The teaser, or cold opening, is definitely one of the highlights of the episode. An invisible force tears through a suburban setting, leaving a path of destruction in it's wake, including one dead road-worker. Meanwhile an elephant has reportedly escaped from a local zoo. Mulder is characteristically quick to jump to conclusions regarding the destruction, citing an invisible elephant as the perpetrator. As the pair investigate the zoo they find that other animals have been vanishing from their cages. All signs point to a local animal rights group, 'liberating' them from their man made prisons. The sub-plot makes it's way in to the show at this point and activist Kyle Lang (Lance Guest) is the writer's sounding board for perhaps their personal viewpoint regarding animals in captivity. Ultimately Mulder comes to the conclusion that these animals are being abducted, impregnated and returned. However it's in the returning that something appears to be going wrong. Mulder suggests that possibly due to a disruption in the space-time continuum these animals are reappearing in wrong place, hence their confusion and aggressive behaviour which ultimately leads to their deaths. The case is left unsolved but Mulder is convinced of the alien involvement which was acting like some kind of extra-terrestrial Noah's ark, attempting to save earth's animals from extinction.

Aliens abducting animals may seem like a silly idea on paper but one could easily make the argument, if human abductions are so easy to accept within the realms of science-fiction then why not animals? After all, all life on earth should be foreign to an alien civilisation. From an alien perspective, there is conceivably just as much to learn from experimenting on a cockroach as with a human. Going one step further, the argument could be made that animals are in fact easier to deal with since there is no need to wipe their memories and people are much less concerned with the disappearance of an animal versus a human being. Therefore the subject matter of this episode is well within the boundaries of the believable. The idea is handled with a sense of realism and re-watching the episode I found nothing comedic about the execution.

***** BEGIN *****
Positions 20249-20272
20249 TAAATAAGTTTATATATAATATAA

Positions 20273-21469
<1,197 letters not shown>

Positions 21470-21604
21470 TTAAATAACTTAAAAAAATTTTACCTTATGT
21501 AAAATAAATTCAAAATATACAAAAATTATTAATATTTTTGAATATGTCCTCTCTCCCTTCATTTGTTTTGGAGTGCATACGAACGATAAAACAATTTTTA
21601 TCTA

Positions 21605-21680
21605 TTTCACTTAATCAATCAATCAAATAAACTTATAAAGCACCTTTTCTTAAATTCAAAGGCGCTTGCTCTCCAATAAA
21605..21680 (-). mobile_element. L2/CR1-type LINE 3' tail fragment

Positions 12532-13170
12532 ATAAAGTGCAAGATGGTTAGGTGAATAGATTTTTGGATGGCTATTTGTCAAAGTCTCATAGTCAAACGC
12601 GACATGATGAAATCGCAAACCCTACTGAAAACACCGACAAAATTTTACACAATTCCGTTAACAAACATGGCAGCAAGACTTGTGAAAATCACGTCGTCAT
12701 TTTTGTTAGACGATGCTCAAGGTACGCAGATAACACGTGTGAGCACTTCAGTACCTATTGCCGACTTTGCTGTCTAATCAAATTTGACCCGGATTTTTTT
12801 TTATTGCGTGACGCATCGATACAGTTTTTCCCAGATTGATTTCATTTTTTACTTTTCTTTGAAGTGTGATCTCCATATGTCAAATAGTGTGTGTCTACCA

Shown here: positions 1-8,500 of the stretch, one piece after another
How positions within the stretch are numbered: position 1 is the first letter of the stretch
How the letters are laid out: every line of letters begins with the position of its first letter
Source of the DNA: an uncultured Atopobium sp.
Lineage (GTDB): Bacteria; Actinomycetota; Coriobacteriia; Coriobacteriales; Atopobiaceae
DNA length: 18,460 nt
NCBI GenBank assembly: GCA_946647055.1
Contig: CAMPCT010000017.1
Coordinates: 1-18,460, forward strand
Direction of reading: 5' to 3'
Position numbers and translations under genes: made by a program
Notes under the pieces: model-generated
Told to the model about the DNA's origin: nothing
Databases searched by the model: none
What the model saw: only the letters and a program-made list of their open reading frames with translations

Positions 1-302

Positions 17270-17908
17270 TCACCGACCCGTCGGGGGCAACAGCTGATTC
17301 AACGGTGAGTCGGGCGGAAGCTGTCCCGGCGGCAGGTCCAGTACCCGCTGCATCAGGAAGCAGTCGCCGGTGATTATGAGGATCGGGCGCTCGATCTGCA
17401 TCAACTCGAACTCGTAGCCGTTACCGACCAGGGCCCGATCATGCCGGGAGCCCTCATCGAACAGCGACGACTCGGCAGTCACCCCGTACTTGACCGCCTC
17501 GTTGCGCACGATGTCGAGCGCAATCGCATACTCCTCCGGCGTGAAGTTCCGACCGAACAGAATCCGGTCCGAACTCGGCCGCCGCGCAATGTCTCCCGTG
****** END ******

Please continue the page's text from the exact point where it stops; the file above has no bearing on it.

The connection between the episode and it's title alluded me until I discovered that it's taken from a line in a poem written by William Blake, 'The Tyger'. The pre-CGI practical effects of the invisible elephants destruction is worth a mention as they have held up extremely well over the past two decades. The scene where the animal rights activist is mauled to death by an invisible tiger is also done well, both of these sequences could have severely hampered the intended effect however I found them very serviceable even today. This is certainly not the greatest episode of the series, however I do believe it's unworthy of it's harsh criticism. On whole the direction is hit and miss, there's an over-abundance of close ups in the early scenes that ends up feeling like a series of talking heads, yet on the other hand there's the previously mentioned opening sequence which is very memorable. Much like season one's 'Space' which was panned by critics for it's supposedly outlandish plot, 'Fearful Symmetry' seems to have received the same unwarranted backlash from an audience who maybe forgot what television show they were watching at the time. This the X-Files remember, unexplained paranormal phenomena abounds.